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Old 09-09-2010, 10:13 PM
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To be honest...I've seen so many people mention this and it doesn't apply to me. Ever since I poured that last bottle down the drain I have felt like celebrating the loss of alcohol. I have poked and prided to see if I am in some sort of massive denial but I can't find it.

I think back to 5 years ago when I first realized I would have to quit and had I done so at that time I dothink I would have mourned...but for me alcohol had turned into that friend who had so outstayed his welcome that I want to dance with joy when I realize he's gone.

I can't remember ever being in love with alcohol...just horribly dependent on it. This Nguyen be a gift of selective memory...if it is I am profoundly grateful.
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Old 09-09-2010, 10:57 PM
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I love SR! No where else have I heard such topics talked about. It is so helpful for me.

Part of me does consider alcohol my best friend. I am going to consider a formal grieving process and ritual to say goodbye to it.
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Old 09-09-2010, 11:07 PM
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I remember mourning, but I can't remember if it was the booze, coke, or both. Nonetheless, I remember mourning.

If you think about it, its absolutely baffling that you would grieve over a substance that has wreck havoc on your and sometimes people close to you.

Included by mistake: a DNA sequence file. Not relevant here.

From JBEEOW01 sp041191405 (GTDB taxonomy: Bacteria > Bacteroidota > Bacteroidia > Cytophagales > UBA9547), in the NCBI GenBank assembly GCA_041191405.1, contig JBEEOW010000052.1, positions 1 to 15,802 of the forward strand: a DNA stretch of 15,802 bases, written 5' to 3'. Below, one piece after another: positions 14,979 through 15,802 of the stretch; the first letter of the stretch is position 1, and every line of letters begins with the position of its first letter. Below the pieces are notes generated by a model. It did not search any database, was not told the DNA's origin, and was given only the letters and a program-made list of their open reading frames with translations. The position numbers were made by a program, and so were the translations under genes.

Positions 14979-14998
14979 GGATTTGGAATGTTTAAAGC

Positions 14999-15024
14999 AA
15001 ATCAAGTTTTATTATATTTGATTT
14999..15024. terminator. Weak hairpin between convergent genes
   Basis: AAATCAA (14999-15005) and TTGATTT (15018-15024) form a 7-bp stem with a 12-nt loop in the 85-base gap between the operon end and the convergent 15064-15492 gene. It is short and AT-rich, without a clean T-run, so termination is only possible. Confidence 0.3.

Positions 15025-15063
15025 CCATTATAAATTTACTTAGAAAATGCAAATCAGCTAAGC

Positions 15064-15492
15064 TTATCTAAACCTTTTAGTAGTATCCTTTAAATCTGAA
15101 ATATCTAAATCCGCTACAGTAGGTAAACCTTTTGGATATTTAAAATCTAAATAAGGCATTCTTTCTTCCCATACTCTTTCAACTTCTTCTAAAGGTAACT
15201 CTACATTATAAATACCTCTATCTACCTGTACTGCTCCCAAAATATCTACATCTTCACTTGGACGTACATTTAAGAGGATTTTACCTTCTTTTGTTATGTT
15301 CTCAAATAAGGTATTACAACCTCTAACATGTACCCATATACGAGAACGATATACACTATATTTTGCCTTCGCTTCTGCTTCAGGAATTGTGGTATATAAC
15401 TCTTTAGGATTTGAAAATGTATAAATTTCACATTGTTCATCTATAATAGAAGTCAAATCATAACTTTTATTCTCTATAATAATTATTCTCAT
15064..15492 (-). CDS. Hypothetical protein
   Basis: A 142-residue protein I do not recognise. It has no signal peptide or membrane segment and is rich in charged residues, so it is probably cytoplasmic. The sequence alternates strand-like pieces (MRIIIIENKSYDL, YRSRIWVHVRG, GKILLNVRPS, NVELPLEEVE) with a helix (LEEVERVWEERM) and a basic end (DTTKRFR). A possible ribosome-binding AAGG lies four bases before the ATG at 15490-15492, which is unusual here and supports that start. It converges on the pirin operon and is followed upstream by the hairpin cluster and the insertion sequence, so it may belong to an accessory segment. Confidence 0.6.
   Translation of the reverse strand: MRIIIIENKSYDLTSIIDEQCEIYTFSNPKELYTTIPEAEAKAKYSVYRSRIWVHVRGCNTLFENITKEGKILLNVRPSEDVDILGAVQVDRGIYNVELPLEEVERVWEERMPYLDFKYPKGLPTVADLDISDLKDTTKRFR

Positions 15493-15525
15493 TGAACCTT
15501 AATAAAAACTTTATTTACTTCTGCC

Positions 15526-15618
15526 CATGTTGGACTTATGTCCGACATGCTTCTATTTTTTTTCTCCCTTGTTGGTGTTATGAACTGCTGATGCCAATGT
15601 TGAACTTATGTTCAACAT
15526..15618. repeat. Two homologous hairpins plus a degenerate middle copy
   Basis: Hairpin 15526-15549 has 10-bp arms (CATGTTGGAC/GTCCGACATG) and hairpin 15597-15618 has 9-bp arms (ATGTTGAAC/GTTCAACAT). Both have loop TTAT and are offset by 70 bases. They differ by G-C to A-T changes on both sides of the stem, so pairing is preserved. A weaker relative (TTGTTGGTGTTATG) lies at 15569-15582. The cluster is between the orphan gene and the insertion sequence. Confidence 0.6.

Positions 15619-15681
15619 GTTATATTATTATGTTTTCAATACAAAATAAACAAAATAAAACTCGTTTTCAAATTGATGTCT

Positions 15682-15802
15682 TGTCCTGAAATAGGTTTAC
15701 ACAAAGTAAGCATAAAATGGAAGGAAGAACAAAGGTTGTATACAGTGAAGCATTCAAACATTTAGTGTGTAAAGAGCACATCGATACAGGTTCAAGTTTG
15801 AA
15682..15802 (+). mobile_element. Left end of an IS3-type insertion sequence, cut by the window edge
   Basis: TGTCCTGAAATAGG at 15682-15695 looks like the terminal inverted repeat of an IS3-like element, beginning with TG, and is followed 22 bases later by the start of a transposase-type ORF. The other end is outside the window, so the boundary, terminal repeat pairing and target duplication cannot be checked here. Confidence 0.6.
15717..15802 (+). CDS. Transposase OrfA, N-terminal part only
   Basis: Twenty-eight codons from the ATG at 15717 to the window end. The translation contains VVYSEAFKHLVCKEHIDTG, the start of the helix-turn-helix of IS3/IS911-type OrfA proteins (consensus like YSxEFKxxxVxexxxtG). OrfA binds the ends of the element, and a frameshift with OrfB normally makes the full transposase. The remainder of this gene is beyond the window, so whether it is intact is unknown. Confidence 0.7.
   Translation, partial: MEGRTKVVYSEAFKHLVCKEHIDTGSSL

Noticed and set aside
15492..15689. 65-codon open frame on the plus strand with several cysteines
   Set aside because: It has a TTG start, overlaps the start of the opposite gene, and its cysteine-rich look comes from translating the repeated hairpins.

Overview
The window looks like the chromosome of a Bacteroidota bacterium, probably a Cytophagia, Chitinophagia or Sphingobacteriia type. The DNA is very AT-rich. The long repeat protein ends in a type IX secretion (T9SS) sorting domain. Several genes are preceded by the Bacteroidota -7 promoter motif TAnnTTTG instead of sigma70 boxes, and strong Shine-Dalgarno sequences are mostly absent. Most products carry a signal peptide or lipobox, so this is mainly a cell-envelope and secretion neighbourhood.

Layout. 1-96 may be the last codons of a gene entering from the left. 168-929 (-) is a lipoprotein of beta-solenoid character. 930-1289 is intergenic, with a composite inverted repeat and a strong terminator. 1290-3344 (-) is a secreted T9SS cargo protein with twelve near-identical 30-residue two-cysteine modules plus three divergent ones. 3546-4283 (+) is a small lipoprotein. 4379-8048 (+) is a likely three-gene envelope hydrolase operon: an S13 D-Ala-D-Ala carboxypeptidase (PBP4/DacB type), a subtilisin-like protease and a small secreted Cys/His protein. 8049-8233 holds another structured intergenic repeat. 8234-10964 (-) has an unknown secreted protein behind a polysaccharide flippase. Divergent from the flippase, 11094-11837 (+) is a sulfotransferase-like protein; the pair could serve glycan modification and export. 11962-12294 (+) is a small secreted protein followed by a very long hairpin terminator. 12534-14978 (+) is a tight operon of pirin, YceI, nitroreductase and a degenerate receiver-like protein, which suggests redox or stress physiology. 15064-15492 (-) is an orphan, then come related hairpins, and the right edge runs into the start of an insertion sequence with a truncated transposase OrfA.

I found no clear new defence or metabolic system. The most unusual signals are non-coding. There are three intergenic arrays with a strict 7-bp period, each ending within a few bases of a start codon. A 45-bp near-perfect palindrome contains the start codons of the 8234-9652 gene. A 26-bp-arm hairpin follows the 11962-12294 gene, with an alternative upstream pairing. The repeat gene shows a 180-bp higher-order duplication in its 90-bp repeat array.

Anyways, Jack, John, and Jim are no longer my friends. We had a falling out. They bite me in the ass too many times.
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Old 09-10-2010, 12:02 AM
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No.....I did not mourn when I quit drinking.
Drinking had turned me into a woman I despised....
depressed and soul satuarated.

I was estatic to find a way to become a recovered alcoholic
I would have dyed my hair purple had that been required.

The only thing I was sad about in early recovery
was cutting myself off from my excessive drinking
friends. Even that turned out to be a positive
because it gave me time to connect to sober ones.


Recovery for me is a win win lifestyle.
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Old 09-10-2010, 04:15 AM
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Such a great thread. I definitely think I am in this mourning process although maybe straddling anger, depression, bargaining and acceptance depending on what time it is ... LOL. I have had some very good times and very bad times with my friend chardonnay. If I can remember the very bad times this "breakup" is easier. It is when I remember how much fun we had together that I find myself really missing my former friend. I do know that this once carefree relationshp is gone forever and that is a good thing no matter how hard it is!!